By Thomas Rutter

How Readable is Your PHP?

By Thomas Rutter

New today is a post on Smoking toooooo much PHP entitled Six deadly PHP sins, this week…. The article gives a quick list of tips for PHP developers on why they definitely should avoid in their code.

One of the entries is titled Every variable should start somewhere. In a previous blog post, I mentioned how frustrating it was to be trying to read some code and asking yourself, ‘Where does this variable come from?!’. Alan labels PHP language constructs such as extract and eval as ‘evil’ because they disguise and obfuscate code. That isn’t news. However he makes a valid point – that using these types of shortcuts is not a security problem in itself – the security problem occurs when your code is too hard to understand and you inadvertently introduce additional problems.

Take register_globals for example. The register_globals feature in itself is not a security problem, but the fact that it makes understanding and reviewing code so much harder can easily lead to security holes throughout your code. The PHP manual states that ‘register_globals will inject (poison) your scripts will all sorts of variables’ which means that ‘writing insecure code is that much easier’.

When developing in PHP, the following steps can be taken to make your code easier to understand.

Don’t make your code overly complicated. If you have a choice between doing something on one line or doing it on four lines, choose the one that’s easiest to read and understand over the one that takes up less space. Take a similar approach to variable naming. A variable named $j is a lot more confusing than a variable named $paying_customers.

Break code into small, separate functions (or methods). When a piece of code is self-contained inside a function, it benefits from the local variable scope of that function. If that function is only 20 to 30 lines long (including comments), it can fit on your screen all at once, hence making it very easy to see where each variable is coming from. If you want to know where something was initialised, you won’t have to go off and grep for it (or give up and trust it) if its declaration/initlialisation all occurs within one page of where it is used. Of course, using the global keyword negates this benefit.

Comment your code. A common question from PHP newbies (or newbies to any language) is ‘how many comments should I use?’. There’s no right answer to this, and experienced coders who have spent some time maintaining other people’s code will probably know better than most. I would recommend that for every method or function, you make sure it’s clear what type of arguments are expected, what the return value if any means, and anything else that needs to be known about the method in order to use it. The purpose and return value should be clear from the name of the function/method, but to remove any doubt it doesn’t hurt to comment it. If the method should be ‘private’, you should indicate that. If the method should be called statically, you should indicate that. In addition to this, you should insert an inline comment every time you have done something somewhat complicated. Commenting styles are hotly debated topic, just as are coding styles (spaces or tabs?). The one thing that is certain is that you should comment your code. Commenting your code makes it easier to understand how it works, and thus easier to review it later and to ensure it is secure.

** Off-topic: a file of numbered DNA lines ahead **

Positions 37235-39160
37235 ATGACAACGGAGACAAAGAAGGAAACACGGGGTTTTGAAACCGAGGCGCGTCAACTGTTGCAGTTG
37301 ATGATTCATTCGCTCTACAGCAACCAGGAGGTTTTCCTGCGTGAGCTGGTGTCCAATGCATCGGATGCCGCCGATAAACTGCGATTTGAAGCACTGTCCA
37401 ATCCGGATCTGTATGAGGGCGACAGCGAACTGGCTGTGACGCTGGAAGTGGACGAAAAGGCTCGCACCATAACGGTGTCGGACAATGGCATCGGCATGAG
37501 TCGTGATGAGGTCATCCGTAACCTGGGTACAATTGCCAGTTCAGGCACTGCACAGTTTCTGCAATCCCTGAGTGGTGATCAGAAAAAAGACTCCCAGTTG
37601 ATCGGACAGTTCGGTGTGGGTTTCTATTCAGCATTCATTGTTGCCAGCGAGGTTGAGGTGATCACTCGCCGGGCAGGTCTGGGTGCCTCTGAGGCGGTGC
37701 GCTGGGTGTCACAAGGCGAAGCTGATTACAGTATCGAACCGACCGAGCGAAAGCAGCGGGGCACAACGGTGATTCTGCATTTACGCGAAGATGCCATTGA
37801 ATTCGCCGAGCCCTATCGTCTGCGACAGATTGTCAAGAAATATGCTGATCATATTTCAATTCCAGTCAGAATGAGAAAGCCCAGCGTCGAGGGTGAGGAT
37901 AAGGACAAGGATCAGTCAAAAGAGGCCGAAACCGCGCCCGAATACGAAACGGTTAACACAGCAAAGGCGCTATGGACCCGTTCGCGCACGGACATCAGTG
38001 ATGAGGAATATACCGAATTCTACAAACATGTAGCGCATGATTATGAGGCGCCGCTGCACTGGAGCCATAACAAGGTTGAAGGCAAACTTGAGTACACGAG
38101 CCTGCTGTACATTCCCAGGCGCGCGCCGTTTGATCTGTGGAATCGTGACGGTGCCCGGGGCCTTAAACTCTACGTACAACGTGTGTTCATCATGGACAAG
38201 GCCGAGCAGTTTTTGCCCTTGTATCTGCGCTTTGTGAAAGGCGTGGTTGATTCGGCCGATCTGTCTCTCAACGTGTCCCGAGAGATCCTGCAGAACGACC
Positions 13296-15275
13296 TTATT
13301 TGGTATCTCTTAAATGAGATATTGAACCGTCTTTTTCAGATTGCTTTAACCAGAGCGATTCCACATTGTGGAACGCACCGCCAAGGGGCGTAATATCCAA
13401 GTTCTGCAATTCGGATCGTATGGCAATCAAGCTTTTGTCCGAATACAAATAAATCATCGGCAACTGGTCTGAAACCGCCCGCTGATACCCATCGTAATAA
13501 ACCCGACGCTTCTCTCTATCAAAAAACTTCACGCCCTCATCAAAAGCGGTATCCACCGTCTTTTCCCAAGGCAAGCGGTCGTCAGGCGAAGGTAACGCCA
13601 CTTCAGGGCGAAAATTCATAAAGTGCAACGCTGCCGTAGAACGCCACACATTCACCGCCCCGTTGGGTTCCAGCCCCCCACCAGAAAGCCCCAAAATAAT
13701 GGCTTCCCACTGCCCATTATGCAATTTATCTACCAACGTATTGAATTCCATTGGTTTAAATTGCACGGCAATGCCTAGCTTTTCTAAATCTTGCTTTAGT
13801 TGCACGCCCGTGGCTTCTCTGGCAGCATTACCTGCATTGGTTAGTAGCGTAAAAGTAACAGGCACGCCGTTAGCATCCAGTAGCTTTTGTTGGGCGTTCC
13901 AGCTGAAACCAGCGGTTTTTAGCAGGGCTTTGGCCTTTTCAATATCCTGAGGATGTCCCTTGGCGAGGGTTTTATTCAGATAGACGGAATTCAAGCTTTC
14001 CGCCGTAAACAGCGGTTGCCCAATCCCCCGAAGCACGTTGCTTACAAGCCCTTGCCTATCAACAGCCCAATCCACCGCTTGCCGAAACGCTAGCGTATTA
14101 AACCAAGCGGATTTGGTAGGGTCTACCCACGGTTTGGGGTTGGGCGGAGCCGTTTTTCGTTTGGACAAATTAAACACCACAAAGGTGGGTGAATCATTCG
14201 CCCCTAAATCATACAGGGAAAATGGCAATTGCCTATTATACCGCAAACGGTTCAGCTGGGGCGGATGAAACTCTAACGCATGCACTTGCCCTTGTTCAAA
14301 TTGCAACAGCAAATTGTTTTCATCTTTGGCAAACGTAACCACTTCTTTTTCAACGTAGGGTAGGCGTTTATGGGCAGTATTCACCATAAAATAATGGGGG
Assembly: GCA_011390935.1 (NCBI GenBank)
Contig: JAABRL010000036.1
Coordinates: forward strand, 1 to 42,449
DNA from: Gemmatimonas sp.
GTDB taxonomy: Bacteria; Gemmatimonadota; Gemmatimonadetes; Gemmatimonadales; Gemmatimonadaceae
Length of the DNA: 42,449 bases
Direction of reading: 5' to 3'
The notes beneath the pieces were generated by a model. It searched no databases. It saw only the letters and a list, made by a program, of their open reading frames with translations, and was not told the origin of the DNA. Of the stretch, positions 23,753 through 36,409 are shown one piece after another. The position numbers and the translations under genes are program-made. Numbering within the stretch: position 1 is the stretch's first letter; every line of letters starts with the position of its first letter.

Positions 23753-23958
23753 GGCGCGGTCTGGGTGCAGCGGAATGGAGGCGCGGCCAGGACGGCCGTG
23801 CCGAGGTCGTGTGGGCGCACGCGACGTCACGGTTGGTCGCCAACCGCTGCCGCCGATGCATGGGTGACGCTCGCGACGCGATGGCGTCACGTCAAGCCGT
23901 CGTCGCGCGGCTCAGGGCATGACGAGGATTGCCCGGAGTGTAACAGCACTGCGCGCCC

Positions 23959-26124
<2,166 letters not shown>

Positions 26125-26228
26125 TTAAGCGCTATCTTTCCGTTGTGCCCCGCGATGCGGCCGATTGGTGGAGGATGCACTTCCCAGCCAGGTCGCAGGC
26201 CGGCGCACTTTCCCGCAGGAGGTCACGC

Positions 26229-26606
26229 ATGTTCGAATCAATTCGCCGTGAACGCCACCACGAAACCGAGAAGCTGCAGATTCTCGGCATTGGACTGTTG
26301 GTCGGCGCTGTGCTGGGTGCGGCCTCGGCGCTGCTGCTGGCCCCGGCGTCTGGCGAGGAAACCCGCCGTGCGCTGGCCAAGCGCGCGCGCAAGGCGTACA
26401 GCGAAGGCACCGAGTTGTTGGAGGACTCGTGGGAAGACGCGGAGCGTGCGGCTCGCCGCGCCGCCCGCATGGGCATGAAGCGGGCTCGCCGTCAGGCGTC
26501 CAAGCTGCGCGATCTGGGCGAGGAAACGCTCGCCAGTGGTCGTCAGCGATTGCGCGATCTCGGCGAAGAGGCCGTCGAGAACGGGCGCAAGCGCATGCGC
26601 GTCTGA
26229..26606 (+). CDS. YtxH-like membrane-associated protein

Unfortunately a lot of hard-to-understand code is, understandably, a result of laziness or unrealistic deadlines. Keep in mind that regardless of the current specification of the project, it is likely to change in future and when that happens, somebody is going to go through your mess of code and try to change its direction and purpose. If the code is self-explanatory, it will be a lot easier to modify it and doing so will be less likely to introduce new security problems.

Making sure your code is easy to read and understand is the first, and in my opinion the most important, step towards writing secure code.

  • Etnu

    The biggest piece of irony here is that this site ( uses vbulletin — a product that I would argue is the single worst-designed (internally) piece of code out there. Now, don’t get me wrong, I think vbulletin does a whole lot of things *right* (their interfaces are great). But every time I have to hack apart their code to fix various bugs and the like, I want to cringe.

    Every single thing that vbulletin renders to the screen is done via eval(). Not only is it a major security risk (especially when combined with register_globals), but it’s impossible to take advantage of opcode caches.

  • chris ward

    without knowing too much about the structure of my code… the correct naming of variables is an invaluable way to keep track of shared code

    how i normally manage things is simple.

    php might not be strict to it’s datatypes, but take a variable called “aFirstNames”

    at first glance it’s easy to tell that this is an array called First Names :)

    iFirstNamesCount, sFirstName, sqlGetFirstNames

    data-type abbreviation is so underated in the php environment, and it’s good practice, easy to serialise and port to c#,perl or java if the need arises.

    in regards to commenting, obviously you can’t comment everything, but it only takes a couple of seconds to help your colleagues out.

    by rule of thumb, if im doing anything ‘clever’ i’ll normally write pseudo-code in the comments before i get stuck in… more as a guide to myself, it means i dont get stuck pondering on what my next move is!

    i hope that helps

    and here’s some sample code, of a function, part of a pagination class i’ve written

    function iLimitEnd()
    if($this->iLastRemainder() == 0 && $this->iThisPage == $this->iTotalPages())
    return $this->iThisPage * $this->iResultsPerPage;

    if($this->iThisPage == $this->iTotalPages())
    return $this->iLimitStart() + $this->iLastRemainder();

    return $this->iLimitStart() + $this->iResultsPerPage;

    immediately you’ll notice that this function returns an integer, iLimitEnd. easy!